• From humble Unix sysadmin to brutal separatist suppressor to president of Sri Lanka

    A former Unix sysadmin has been elected the new president of Sri Lanka, giving hope to all those IT workers who fear they are trapped in a role where the smallest of decisions can have catastrophic consequences if it goes wrong. Gotabaya Rajapaksa, younger brother of former president Mahindra, won the popular vote in an election held on Saturday (16 November). He is notable to The Register's readership for his stint working in America as a Solaris system integrator and later as a Unix sysadmin for a Los Angeles university.

Ubuntu and Debian Picks

  • Ubuntu Weekly Newsletter 605

    Welcome to the Ubuntu Weekly Newsletter, Issue 605 for the week of November 10 – 16, 2019. The full version of this issue is available here.

  • Russell Coker: 4K Monitors

    I like having lots of terminal windows on my desktop. For common tasks I might need a few terminals open at a time and if I get interrupted in a task I like to leave the terminal windows for it open so I can easily go back to it. Having more 80*25 terminal windows on screen increases my productivity. My previous monitor was 2560*1440 which for years had allowed me to have a 4*4 array of non-overlapping terminal windows as well as another 8 or 9 overlapping ones if I needed more. 16 terminals allows me to ssh to lots of systems and edit lots of files in vi. Earlier this year I had found it difficult to read the font size that previously worked well for me so I had to use a larger font that meant that only 3*3 terminals would fit on my screen. Going from 16 non-overlapping windows and an optional 8 overlapping to 9 non-overlapping and an optional 6 overlapping is a significant difference. I could get a second monitor, and I won’t rule out doing so at some future time. But it’s not ideal.

  • SCP Foundation needs you!

    SCP is a mind-blowing, diverse, high-quality collection of writings and illustrations, all released under the CC-BY-SA free license. If you never read horror stories written with scientific style -- have a try :) [obviously this has nothing to do with OpenSSH Secure CoPy ;)]

Proprietary: CrossOver 19, ycrash and SUSE Pushing HANA

  • CROSSOVER 19 IS PROGRESSING WELL AND IS NOW IN BETA!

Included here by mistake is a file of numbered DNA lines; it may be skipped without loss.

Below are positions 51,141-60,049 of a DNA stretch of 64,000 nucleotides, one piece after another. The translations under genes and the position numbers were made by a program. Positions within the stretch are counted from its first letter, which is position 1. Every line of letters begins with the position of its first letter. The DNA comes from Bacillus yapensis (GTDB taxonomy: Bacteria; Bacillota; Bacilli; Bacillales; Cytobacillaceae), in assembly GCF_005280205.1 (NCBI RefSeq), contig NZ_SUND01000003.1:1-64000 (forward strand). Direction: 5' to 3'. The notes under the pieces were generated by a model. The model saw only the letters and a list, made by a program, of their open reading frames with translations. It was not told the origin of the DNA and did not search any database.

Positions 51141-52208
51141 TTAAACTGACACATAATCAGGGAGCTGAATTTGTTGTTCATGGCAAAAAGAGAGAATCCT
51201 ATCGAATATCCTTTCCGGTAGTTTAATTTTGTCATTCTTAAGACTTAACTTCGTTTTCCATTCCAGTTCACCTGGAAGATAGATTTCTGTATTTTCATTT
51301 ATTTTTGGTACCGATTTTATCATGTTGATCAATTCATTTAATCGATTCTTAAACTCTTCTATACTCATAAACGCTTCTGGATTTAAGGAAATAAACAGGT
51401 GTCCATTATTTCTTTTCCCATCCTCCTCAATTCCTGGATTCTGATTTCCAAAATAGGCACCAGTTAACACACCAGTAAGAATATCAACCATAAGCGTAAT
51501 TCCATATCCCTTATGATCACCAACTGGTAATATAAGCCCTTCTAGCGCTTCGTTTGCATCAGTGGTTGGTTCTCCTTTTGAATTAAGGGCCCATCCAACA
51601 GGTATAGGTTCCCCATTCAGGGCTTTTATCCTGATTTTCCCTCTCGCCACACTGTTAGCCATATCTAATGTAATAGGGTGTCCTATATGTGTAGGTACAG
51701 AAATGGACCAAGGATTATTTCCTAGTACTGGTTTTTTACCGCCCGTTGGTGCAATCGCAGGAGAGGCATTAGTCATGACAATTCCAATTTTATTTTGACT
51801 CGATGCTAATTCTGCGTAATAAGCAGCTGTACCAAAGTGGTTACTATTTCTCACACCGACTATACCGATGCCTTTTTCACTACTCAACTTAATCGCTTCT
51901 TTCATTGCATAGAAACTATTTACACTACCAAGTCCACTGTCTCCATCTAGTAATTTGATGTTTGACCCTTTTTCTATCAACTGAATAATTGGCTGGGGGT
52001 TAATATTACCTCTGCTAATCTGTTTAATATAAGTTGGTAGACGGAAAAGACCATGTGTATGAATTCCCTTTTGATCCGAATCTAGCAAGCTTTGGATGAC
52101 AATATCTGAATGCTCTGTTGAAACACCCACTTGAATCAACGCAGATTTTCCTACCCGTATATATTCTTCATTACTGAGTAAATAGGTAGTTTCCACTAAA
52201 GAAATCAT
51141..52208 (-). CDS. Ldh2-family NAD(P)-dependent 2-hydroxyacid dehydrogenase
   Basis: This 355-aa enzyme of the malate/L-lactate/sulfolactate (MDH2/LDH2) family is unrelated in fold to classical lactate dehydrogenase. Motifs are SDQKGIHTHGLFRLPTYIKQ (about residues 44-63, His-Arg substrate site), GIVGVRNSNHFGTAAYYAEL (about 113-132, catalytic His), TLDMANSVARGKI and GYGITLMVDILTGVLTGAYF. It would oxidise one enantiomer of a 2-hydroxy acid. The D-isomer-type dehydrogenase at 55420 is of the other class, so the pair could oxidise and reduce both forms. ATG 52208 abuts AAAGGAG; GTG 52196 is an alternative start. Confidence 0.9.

It's been two weeks; we feel we owe everyone an update on our efforts to support 32 bit Windows applications on macOS Catalina, despite Apple's decision to terminate support for 32 bit applications. I'm happy to announce that we have released the first beta version of CrossOver 19 on Friday, November 15, 2019 to our community of advocates and beta testers. Further, our alpha testing and other internal testing has gone well, so I am confident that we will have a final product ready before the end of the year.

  • CrossOver 19 Enters Beta With Better Microsoft Office Support On Linux

    CodeWeavers' Jeremy White has announced that CrossOver 19 is now in beta for existing customers of this Wine-based software for running Windows programs on Linux and macOS. The biggest benefactor of CrossOver 19 is Apple macOS users with there being initial support for macOS Catalina. CrossOver/Wine needed a lot of changes to enable support for this newest version of macOS particularly for 32-bit Windows programs with Apple aiming to end 32-bit application support on their operating system.

  • Overview of ycrash – finding the source of your problem

    Take a tour of ycrash in this article by Ram Lakshmanan. ycrash helps capture critical artifacts, including garbage collection logs, thread dumps, core dumps, heap dumps, disk usage, and more when the problem happens. It applies machine learning algorithms and generates a report which gives you a complete view of the problem, down to the lines of code that caused it. The industry has seen cutting edge application performance monitoring tools (AppDynamics, NewRelic, Dynatrace…), log analysis tools (DataDog, Splunk,…). These are great tools for detecting problems. i.e. they can detect CPU spiked by x%, memory degraded by y%, response time shot up by z seconds. But they don’t answer the question: Why has the CPU spiked up? Why has memory degraded? Why has the response time increased? You still need to engage developers/architects/vendors to troubleshoot the problem and identify the root cause of the problem. ycrash captures critical artifacts (GC logs, thread dumps, core dumps, heap dumps, netstat, vmstat, lsof, iostat, top, disk usage….) when the problem happens, applies machine learning algorithms, and generates one unified root cause analysis report. This report gives you a 360-degree view of the problem. The report points out the exact class, method, and line of code that caused the problem.

  • SAP HANA is now supported on SUSE Linux Enterprise Server for SAP Applications 15 SP1

today's howtos